Coal into Ethanol
I find it very interesting to read the trade mags for the "other side" - in "Ethanol Producer Magazine," there is an article about how ethanol plants are now being built to utilize coal instead of natural gas. Obviously coal is a lot cheaper than natural gas, and the price should be more stable (excepting the possible railroad price increases - future post). Apparently ethanol plants that use coal are more expensive up front - one plant found it to be 50 cents more per gallon than the comparable natural gas plant - but coal plants are predicted to recoup these extra costs within 5 years or so because of lower fuel costs. Interestingly, these ethanol plants are permitted and designed to run specifically on only one type of coal from a certain location - if they wanted to change from whom they purchased coal or switch from lignite to bituminous, there would be lots of modifications to do and permits to acquire.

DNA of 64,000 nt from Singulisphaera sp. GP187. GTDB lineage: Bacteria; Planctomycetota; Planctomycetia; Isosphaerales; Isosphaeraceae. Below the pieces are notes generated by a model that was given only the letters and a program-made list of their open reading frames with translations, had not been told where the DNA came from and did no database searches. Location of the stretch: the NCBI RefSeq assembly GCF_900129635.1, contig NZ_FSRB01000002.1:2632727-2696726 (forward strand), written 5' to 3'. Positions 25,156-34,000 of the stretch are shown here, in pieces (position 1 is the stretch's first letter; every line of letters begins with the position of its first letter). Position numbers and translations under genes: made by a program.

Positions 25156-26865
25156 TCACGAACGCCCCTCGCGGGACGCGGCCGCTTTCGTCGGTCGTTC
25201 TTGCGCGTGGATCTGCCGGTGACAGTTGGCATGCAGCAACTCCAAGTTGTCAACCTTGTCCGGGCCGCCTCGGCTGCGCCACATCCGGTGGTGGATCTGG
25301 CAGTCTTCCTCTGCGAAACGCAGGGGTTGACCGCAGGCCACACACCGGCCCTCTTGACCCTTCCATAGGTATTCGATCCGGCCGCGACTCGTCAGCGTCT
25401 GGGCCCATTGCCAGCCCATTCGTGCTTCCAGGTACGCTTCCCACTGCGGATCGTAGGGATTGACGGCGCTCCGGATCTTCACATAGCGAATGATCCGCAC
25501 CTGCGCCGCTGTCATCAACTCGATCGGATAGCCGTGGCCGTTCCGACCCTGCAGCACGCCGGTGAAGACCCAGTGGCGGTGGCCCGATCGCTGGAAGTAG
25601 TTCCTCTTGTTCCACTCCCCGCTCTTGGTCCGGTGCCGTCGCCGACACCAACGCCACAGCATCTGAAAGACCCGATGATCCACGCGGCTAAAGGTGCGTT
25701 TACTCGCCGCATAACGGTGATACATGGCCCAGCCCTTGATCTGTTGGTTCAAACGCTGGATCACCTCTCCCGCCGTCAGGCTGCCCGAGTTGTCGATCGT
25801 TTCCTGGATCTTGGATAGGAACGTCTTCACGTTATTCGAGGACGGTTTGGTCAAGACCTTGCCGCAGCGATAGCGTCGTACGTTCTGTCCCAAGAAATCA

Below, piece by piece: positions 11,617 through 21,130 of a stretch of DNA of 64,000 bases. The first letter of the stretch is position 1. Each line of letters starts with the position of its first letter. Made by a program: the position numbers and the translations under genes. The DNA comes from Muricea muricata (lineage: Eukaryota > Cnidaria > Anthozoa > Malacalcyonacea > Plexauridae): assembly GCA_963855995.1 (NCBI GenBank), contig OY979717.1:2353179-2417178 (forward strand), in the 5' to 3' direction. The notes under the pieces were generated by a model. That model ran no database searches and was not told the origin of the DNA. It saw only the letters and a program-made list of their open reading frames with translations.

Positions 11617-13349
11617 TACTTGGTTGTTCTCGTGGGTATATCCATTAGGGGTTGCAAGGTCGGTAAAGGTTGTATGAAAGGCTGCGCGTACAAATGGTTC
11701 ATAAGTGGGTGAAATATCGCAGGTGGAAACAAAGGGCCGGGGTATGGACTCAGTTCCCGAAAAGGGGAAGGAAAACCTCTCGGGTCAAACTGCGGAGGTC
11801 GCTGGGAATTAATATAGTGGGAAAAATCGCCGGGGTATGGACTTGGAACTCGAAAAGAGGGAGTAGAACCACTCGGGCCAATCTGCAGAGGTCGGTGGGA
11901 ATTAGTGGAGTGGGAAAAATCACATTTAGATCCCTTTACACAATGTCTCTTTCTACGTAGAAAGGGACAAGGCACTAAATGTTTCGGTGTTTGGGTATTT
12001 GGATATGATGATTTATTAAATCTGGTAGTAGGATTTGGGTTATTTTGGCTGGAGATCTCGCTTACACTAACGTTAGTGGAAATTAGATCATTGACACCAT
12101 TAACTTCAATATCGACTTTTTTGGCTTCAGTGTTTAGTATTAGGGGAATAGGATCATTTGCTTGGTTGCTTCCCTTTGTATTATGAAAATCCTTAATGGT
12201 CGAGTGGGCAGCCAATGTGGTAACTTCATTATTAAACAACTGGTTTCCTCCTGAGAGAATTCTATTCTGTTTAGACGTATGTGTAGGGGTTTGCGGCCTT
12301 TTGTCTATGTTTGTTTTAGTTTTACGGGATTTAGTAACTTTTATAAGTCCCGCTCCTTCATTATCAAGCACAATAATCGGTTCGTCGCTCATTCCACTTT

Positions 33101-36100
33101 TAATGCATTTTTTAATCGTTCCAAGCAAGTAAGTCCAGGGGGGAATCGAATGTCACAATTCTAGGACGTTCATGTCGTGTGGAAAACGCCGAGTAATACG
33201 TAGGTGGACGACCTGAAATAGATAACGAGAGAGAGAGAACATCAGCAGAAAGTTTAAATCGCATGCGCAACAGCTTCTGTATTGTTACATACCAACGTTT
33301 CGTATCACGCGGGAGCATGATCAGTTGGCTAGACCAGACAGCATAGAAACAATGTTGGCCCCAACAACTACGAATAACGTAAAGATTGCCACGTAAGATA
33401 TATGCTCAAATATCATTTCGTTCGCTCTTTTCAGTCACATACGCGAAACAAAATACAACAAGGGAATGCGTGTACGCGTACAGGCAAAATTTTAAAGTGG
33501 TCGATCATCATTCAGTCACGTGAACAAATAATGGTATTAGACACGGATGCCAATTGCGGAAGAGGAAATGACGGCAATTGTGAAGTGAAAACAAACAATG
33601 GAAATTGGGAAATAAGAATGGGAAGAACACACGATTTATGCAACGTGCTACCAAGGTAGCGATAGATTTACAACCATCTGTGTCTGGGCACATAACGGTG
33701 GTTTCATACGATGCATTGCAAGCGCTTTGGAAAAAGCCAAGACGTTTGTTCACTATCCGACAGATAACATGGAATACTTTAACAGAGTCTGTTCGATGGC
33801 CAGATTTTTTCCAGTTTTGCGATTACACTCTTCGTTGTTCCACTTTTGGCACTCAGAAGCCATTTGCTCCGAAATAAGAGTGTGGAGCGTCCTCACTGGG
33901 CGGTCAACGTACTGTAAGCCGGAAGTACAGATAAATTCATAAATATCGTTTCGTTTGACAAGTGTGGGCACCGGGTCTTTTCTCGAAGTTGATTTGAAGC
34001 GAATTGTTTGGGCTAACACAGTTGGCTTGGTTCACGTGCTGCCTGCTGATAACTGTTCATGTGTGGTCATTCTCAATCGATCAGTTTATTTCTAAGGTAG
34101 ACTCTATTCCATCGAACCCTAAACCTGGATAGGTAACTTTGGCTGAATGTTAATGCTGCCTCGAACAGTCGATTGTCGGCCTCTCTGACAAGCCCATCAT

We should be comforted to know that:
'A zero-emissions coal-fired power plant is very designable . . . using basically any coal on Earth,' Groenewold [director of the North Dakota-based Energy & Environmental Research Center] explains, noting that the expense of such technologies, while relatively high, is coming down every day due to research and commercialization.
But how many of these "zero-emission" plants are actually being built? And zero emissions of what? This is notably not explained. And we should remember that ND has lots of coal...